Hey Seniors – greetings from the College Guy!
We had a heat wave (mid ‘40s) today here in Maine, and so far have by and large avoided the rigors of a Maine winter. Plenty of time yet for snow to fall and temps to plummet, but as the days get longer we’re beginning to see harbingers of spring. And if you need further proof of warm days ahead don’t you find it consoling to pick up the sports section and see that the boys of summer are hard at work in Florida and Arizona? Before we know it the season opener will be here (and if you have to ask “What Season?”, well, never mind!). For the rest of us, circle March 26th on your calendars – that’s when my Yankees open against the O’s in Bawl-more.
Here’s a chock-full-‘o-info College Guy Rant for March (a few days ahead of time!). Some of the stuff contained herein just may be of use to you and your folks, so take some time and read through it carefully…
First, lemme give you my “Chopped Liver” speech, which is what you’re gonna get from me when I find out that you’ve received decisions from your colleges without letting me know.
Now many of you have been dutiful correspondents and have shared the good (and at times not-so-good) news with me, for which I’m appreciative. This is for the rest of you.
It goes like this: either you call me or I call you, or we run in to one another in the Old Port or at the Westbrook Cinemagic, and I say something pithy like:
“So, what’s new?”
And you reply: “Well, I’m trying to decide between the acceptances I’ve gotten from Bard and Bates, but you know I was wait listed at Barnard and rejected at Brown, and also Beloit just offered me $26,000/year to go there, so I just don’t know what to do!”
“When did you hear all this?” sez I.
“Oh, I’ve known for a couple of weeks!” you reply.
…and I say something sparkly like: “Well, uh, duh, that’s great, like, were you planning on telling me? WHAT AM I, CHOPPED LIVER????!!!!!!!!!!!!!!!!!!!!!?????!? !!!!!!!!!??????!!!!?!?!?!?!?!?!?!?!?!?!?!?”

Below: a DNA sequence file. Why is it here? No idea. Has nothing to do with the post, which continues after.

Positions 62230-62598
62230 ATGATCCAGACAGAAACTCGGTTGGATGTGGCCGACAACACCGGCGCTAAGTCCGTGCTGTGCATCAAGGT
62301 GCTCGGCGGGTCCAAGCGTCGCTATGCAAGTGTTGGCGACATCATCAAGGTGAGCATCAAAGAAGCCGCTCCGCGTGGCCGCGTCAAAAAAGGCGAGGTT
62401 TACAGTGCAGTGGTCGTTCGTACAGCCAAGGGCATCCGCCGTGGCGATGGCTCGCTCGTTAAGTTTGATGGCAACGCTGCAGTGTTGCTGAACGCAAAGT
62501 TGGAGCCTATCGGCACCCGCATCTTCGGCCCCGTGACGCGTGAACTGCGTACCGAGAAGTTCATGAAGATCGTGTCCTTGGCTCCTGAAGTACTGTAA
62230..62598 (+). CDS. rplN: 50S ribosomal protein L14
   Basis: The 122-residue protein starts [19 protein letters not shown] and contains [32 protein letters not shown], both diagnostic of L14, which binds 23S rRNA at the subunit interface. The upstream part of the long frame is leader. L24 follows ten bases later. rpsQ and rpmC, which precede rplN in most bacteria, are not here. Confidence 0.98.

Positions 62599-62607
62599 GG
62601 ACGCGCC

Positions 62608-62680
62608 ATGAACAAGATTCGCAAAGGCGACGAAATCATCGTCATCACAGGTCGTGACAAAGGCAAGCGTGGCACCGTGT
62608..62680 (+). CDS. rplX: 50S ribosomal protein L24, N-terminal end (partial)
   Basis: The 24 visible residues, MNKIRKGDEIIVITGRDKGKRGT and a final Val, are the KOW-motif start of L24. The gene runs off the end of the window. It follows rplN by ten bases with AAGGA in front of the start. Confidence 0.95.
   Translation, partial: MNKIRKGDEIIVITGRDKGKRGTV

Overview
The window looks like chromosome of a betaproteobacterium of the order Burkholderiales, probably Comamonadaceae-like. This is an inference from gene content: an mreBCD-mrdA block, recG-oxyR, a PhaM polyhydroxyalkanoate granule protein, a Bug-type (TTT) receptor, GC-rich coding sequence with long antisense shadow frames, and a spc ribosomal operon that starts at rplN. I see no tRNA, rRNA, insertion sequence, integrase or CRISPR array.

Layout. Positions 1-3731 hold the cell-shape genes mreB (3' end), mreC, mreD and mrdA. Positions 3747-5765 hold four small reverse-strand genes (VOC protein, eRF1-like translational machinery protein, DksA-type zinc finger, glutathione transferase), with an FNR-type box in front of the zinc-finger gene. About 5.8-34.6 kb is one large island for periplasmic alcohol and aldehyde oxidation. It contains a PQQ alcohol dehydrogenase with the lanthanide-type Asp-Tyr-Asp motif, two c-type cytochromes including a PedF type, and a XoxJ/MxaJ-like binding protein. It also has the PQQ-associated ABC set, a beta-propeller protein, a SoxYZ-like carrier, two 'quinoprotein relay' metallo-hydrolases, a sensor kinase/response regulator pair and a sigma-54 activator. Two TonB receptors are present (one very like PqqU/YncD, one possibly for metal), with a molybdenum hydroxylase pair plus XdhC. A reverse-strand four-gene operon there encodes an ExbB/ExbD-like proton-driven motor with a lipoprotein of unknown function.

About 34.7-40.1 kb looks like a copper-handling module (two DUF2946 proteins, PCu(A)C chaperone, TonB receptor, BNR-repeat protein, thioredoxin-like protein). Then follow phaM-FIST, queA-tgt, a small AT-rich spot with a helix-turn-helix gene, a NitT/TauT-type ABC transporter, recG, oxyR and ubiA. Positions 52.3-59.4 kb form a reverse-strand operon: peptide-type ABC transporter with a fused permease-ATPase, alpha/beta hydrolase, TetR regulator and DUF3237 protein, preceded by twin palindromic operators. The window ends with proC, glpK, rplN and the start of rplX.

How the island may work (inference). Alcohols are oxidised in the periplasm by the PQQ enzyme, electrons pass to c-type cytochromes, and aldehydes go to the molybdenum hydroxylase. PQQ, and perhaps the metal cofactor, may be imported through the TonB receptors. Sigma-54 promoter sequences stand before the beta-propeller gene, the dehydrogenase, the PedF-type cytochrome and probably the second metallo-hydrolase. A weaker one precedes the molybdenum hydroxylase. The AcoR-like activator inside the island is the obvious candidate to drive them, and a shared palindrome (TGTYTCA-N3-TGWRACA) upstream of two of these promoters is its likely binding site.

So moral of the story here is to PLEASE LET ME KNOW WHEN YOU HEAR FROM YOUR SCHOOLS: good, bad or wait-list. I’d really appreciate it cause it helps me keep the pulse on what schools are up to from year to year, y’know what I mean?
And as an added incentive (not that you should need one), I’ve got a suggestion for things you can do if you get wait listed. Briefly, it’s an attempt to appeal the decision (without begging or getting all undignified), to make sure they didn’t mix you up with someone else, to let them know you’re still interested and to score some extra points toward them potentially taking you off the wait list and offering you an acceptance down the road.
Does that happen often? To be honest, no. But over the last few years I’ve seen more than a few qualified applicants successfully come off a wait-list after showing the school in question some love, desire and hustle. If you should get wait listed (or if you were deferred from early decision or early action) give me a holler and ask me about the “waiting list appeal”. You may still have some moves to make.
Now for those of you who haven’t yet heard from some of your schools don’t get all nervous. Take a deep breath and….relax. The most selective colleges like to take their sweet time, and they’ve been known to keep you in suspense till the middle or even the end of March to send out their decisions. So take a chill pill and keep the waiting game going…Concentrate on something else, like the upcoming baseball season. Um, or your physics homework.
It should go without saying (though I’ll say it here anyway) that if you haven’t heard from a college you’ve applied to and you never received confirmation from them that they received your application, you need to call that school and ask what’s up! Sometime things get lost or mis-handled, and you don’t want to find out in May that your folder got wedged between file drawers or your application got mislabeled and lost in cyberspace.